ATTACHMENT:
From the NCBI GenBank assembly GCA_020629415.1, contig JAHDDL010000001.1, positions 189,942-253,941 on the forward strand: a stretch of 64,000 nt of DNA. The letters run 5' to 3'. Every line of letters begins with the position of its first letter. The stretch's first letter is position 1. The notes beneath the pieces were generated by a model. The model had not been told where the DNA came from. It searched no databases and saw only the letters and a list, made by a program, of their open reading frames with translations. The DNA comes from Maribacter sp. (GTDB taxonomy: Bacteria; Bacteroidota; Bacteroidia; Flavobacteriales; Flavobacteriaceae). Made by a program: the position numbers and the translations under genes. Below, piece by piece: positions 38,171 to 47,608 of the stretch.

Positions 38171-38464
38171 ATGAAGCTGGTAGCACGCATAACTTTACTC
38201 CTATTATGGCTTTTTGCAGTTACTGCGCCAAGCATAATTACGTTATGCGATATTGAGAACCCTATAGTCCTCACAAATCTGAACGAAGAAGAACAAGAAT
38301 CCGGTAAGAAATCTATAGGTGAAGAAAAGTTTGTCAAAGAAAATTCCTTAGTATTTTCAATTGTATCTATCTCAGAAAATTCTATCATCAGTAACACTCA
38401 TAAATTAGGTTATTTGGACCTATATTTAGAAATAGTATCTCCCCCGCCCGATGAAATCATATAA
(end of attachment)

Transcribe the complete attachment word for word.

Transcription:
From the NCBI GenBank assembly GCA_020629415.1, contig JAHDDL010000001.1, positions 189,942-253,941 on the forward strand: a stretch of 64,000 nt of DNA. The letters run 5' to 3'. Every line of letters begins with the position of its first letter. The stretch's first letter is position 1. The notes beneath the pieces were generated by a model. The model had not been told where the DNA came from. It searched no databases and saw only the letters and a list, made by a program, of their open reading frames with translations. The DNA comes from Maribacter sp. (GTDB taxonomy: Bacteria; Bacteroidota; Bacteroidia; Flavobacteriales; Flavobacteriaceae). Made by a program: the position numbers and the translations under genes. Below, piece by piece: positions 38,171 to 47,608 of the stretch.

Positions 38171-38464
38171 ATGAAGCTGGTAGCACGCATAACTTTACTC
38201 CTATTATGGCTTTTTGCAGTTACTGCGCCAAGCATAATTACGTTATGCGATATTGAGAACCCTATAGTCCTCACAAATCTGAACGAAGAAGAACAAGAAT
38301 CCGGTAAGAAATCTATAGGTGAAGAAAAGTTTGTCAAAGAAAATTCCTTAGTATTTTCAATTGTATCTATCTCAGAAAATTCTATCATCAGTAACACTCA
38401 TAAATTAGGTTATTTGGACCTATATTTAGAAATAGTATCTCCCCCGCCCGATGAAATCATATAA